North America

Memory as Guide: and personal narratives of Sri Lanka

Ahalya Satkunaratnam reflects on how the stories of elders in the website, assist in complicating identity in Sri Lanka and how this site provides a discussion of national history and personal belonging that circumvents hostility that often accompanies web-based discussions of identity, the nation and the war.

New Orleans thunderstorm, after the Boston marathon

birds echo and a tentative sun
retreats to darkness, knowing
far away news about to flood
our transplant hearts.

days, it’s been rising

seeking the jagged cracks in
facades of cheery every-day.
SWAT teams lockdown
“please…not…a muslim…brown…”
one brown man after another flashed across the screen
we prayed
fearing marines neighborhood shellings on the screen
fearing our brothers pushed in front of a New York subway
fearing fear bursting into lives

United States of Dissent: Converging Political Imaginaries of the Ghadarites and Black Panthers

Simmy Makhijani explores the personal and political intersections between the Ghadaries and the Black Panthers in the Bay Area. She invites us to ask how we might carve out political space as South Asians in relation to our shared and divergent radical pasts, through the lens of a 'polycultural' tradition.

Lean Left: Young Radical Voices

Flash back to the first time you met another Desi lefty. Can you remember the quickening of your heart? Your excitement at finding someone who cared about the same issues and communities? For most of us, the moment we realized we weren’t alone in the world, struggling against the conservative expectations of our parents, aunties and uncles - when we realized that we had sisters and brothers in the cause who understand where we come from and where we wanted this world to go - was life-changing.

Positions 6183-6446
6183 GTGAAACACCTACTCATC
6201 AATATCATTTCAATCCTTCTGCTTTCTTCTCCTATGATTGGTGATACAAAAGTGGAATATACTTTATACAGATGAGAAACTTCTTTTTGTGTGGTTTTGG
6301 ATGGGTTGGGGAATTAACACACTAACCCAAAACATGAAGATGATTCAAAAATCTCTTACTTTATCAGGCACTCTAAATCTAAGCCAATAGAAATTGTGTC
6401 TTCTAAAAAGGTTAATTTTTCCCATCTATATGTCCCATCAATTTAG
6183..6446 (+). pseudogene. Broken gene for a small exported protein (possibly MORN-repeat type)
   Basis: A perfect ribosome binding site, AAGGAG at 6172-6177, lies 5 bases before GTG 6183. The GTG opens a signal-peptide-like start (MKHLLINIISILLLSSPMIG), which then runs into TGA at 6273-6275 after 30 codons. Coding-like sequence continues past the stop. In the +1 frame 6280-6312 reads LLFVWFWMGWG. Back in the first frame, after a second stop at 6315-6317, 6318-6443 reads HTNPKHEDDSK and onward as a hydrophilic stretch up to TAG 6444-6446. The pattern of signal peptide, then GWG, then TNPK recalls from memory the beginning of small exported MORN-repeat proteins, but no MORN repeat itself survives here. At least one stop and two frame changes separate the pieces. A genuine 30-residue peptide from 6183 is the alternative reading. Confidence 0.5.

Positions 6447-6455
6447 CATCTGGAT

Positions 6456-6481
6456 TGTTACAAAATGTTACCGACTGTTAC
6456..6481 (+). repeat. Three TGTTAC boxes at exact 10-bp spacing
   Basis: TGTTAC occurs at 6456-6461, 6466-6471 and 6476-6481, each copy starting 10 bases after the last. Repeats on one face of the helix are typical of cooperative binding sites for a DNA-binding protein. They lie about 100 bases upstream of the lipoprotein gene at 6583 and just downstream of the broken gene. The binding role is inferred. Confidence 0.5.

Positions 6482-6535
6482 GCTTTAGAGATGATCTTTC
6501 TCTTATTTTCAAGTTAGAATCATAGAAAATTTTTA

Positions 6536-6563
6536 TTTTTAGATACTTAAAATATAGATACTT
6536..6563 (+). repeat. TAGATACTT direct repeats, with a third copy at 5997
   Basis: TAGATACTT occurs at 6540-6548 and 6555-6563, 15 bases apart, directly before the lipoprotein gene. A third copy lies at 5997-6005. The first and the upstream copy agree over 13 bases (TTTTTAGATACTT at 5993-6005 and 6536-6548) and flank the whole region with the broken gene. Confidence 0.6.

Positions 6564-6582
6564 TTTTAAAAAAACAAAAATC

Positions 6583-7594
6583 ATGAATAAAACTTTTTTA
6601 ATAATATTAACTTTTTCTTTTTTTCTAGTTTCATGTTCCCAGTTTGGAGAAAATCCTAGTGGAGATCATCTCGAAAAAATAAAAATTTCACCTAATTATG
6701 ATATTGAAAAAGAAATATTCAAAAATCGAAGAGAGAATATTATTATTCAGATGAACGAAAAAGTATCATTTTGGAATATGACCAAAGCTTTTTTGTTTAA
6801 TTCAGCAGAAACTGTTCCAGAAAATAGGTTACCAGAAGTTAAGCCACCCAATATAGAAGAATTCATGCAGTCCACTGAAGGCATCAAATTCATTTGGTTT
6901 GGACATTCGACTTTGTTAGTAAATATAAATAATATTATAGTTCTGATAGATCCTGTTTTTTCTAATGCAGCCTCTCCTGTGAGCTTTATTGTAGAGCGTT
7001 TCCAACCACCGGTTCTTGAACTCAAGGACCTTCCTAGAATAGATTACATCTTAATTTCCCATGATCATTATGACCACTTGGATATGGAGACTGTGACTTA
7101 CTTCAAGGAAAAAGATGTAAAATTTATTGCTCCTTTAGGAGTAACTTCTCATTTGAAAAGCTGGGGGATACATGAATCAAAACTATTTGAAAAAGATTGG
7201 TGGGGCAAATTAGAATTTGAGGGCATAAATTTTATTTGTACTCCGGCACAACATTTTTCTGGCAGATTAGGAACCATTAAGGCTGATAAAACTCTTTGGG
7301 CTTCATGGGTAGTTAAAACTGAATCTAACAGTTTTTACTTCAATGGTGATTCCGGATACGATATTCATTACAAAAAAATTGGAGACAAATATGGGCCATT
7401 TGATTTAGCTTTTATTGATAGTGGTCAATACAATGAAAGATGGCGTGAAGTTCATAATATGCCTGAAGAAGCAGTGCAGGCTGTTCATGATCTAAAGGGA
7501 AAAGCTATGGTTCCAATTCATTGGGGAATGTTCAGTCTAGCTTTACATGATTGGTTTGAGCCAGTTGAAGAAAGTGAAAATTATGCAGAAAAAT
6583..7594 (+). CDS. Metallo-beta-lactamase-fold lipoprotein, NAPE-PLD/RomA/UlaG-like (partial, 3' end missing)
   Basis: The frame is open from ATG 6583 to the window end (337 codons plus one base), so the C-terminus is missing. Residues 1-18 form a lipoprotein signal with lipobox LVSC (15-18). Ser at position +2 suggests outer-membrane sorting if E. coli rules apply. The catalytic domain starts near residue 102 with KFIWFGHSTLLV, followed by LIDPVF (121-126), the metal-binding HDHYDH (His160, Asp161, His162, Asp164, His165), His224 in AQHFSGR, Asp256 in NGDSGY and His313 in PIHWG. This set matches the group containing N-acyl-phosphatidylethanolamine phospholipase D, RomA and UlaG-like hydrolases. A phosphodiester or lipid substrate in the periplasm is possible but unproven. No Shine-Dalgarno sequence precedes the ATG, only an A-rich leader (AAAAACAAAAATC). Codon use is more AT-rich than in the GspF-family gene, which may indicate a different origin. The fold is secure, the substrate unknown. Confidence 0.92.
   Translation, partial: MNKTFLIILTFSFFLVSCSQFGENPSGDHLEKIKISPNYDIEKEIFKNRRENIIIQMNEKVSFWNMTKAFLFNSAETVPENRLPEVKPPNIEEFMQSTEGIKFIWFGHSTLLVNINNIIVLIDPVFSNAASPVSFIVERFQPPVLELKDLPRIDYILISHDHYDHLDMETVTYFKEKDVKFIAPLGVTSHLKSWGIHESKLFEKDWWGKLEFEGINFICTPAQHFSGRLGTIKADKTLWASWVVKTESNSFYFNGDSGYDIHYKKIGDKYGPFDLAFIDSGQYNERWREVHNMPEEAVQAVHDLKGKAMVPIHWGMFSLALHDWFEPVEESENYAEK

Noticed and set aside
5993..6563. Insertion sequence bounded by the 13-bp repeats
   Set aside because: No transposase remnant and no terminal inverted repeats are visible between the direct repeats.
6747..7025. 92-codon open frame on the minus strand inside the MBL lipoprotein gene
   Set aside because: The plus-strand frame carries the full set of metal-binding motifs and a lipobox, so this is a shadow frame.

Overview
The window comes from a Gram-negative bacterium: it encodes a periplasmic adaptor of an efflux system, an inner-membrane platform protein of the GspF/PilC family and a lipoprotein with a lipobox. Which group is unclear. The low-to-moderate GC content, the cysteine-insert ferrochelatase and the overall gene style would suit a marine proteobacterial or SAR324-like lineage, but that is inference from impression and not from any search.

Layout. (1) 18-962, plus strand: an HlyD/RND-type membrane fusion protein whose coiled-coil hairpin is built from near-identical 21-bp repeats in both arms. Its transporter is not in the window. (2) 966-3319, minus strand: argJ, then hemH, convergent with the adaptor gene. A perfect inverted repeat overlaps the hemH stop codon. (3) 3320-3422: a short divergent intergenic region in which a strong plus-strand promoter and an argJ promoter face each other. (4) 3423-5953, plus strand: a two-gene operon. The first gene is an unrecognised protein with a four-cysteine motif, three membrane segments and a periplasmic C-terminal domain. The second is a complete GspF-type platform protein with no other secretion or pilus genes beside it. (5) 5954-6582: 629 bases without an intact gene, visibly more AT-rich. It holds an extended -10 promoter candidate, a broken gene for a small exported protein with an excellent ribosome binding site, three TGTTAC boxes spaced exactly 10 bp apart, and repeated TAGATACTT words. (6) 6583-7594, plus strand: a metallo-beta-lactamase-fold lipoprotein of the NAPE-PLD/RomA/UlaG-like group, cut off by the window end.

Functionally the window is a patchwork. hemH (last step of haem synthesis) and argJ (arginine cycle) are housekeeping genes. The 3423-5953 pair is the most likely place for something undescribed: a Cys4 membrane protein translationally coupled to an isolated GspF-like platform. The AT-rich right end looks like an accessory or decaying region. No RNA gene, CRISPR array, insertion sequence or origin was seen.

Rebellion and the Ghadar Centennial

How do we practice and understand revolution? How has the spirit of Ghadar shaped the communities we form in the present, and how have we transformed radical action in the 21st century?

The Art of Politics

In honor of our 20th anniversary, we wanted to share our perspectives on crafting this vibrant issue, which features poetry by Bushra Rehman, Purvi Shah, YaliniDream  and Ather Zia, along with a photo essay by Sabelo Narasimhan. Together, these pieces highlight the diversity of voices in the diaspora, ranging from Narasimhan’s visual documentation of protests against New York City’s Stop-and-Frisk policy to Rehman’s tongue-in-cheek take on break-ups.

To celebrate our 20th year, SAMAR collaborates with the SAADA, the South Asian American Digital Archives! Check out an issue from 2002!

In honor of SAMAR's 20th year, we bring you an issue from the past via SAADA, the South Asian American Digital Archives!

Methods of Dis-Organization

Where have the South Asians gone?

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